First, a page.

SBI Alert! Do you charge your smartphone in these places? Beware, fraudsters can steal your money; save yourself, do this
SBI account holders have been alerted by the bank about a unique way that fraudsters are stealing money by controlling their smartphones because of the way their batteries are being charged.
The State Bank of India (SBI) has warned its account holders about Malwarebytes present at mobile charging stations at various public places. The largest Indian commercial bank informed its customers in a tweet citing Malware could find a way into and infect your smartphone, giving online fraudsters or hackers a chance to steal your passwords and data, which includes your highly confidential bank details. According to the cyber crime experts, hackers are doing this through a mix of malware, phishing and algorithms that enable them to execute the process of stealing of confidential data of the mobile owner. This is done through an innocuous enough data card called 'Auto Data Transfer Device' that is easily available at the cost of $300 to $400 on Alibaba website.
See SBI tweet below:
Think twice before you plug in your phone at charging stations. Malware could find a way in and infect your phone, giving hackers a way to steal your passwords and export your data.#SBI #Malware #CyberAttack #CustomerAwareness #Cybercrime #SafeBanking #JuiceJacking pic.twitter.com/xzSMNNNv4U
— State Bank of India (@TheOfficialSBI) December 7, 2019
Informing SBI customers about the online fraud happening at mobile charging stations SBI tweeted this message: "Think twice before you plug in your phone at charging stations. Malware could find a way in and infect your phone, giving hackers a way to steal your passwords and export your data."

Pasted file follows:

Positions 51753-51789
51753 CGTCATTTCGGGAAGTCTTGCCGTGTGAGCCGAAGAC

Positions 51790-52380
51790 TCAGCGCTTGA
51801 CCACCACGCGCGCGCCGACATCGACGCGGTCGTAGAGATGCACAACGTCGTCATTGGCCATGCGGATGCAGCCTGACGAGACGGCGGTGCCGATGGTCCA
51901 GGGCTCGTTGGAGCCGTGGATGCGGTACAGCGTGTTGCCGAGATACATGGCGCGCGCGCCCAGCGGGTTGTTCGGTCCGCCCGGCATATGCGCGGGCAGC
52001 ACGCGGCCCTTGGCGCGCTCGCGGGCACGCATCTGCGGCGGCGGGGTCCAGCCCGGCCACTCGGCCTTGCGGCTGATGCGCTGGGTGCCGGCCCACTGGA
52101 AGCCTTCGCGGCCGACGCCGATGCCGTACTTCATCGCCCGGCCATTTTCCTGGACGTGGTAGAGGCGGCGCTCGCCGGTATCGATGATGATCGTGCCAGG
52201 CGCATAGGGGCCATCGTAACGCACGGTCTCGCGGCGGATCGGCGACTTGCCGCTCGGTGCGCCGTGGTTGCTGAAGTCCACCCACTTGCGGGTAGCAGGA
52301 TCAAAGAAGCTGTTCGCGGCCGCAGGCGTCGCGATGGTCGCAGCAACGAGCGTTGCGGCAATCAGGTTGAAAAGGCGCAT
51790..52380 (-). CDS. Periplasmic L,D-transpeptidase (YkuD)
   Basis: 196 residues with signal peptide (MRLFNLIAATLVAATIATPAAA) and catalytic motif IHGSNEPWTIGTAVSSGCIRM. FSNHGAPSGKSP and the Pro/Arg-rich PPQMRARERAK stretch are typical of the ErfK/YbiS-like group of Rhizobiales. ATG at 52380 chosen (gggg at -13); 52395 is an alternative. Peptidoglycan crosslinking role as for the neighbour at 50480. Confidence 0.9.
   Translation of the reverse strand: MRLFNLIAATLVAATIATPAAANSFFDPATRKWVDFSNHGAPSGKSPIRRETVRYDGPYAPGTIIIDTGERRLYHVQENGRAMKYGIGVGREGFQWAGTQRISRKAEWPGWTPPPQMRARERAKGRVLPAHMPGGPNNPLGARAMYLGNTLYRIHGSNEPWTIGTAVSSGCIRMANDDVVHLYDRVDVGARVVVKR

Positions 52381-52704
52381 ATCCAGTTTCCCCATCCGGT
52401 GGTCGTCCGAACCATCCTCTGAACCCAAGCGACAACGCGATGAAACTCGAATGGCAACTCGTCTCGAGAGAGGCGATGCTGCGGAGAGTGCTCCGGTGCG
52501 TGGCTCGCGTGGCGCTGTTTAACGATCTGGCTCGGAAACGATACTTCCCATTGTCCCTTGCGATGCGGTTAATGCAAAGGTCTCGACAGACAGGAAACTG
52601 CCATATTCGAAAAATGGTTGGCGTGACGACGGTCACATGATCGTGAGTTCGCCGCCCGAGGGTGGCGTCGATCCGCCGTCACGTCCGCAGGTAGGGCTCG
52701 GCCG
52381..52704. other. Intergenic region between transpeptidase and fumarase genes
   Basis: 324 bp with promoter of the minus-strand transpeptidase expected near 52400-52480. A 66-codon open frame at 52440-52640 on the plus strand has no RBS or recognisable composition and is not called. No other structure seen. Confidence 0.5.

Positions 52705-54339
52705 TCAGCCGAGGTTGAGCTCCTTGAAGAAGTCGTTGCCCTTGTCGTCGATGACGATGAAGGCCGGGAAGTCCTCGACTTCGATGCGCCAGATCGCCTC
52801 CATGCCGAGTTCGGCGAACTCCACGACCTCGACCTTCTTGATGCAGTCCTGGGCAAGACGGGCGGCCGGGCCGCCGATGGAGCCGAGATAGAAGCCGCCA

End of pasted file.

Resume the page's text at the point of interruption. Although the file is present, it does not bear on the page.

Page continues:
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Elaborating upon the Malware bytes that helps online fraudsters steal smartphone owners' passwords and other important data, Amit Dubey, a New Delhi-based cyber crime expert said, "Online fraudsters use a plug-in card called 'Auto Data Transfer Device' behind the mobile charging port that one can easily notice when he or she would plug-in one's mobile phone. If there is a skimming card, you will get a pop-up after connecting your mobile to the charger. Generally, people click on the yes button without reading the message and this is the beginning of stealing of passwords and other data from your mobile phone. When you plug-in your mobile with the charging cable, you don't get any pop-up, if there is a pop-up, it means there is some problem. So, avoid charging your mobile phones from such mobile charging stations."
Dubey said that the device that an online fraudster uses to steal your data are bought from the website of Alibaba, where it is available from $300 to $400 and it comes mainly from China. It looks like a pen drive and hence customs staff finds it difficult to classify this tool used for online financial frauds.
Pawan Duggal, another cyber crime expert based in New Delhi said, "To avoid this mix of malware, phishing and algorithm attack at mobile charging stations, one needs to either avoid charging one's mobile from the multi-cable and try using the socket directly. One needs to download anti-malware software on one's phone that would negate any chances of malware bytes at any place. This anti-malware software is available free of cost and can be found with a single Google search."
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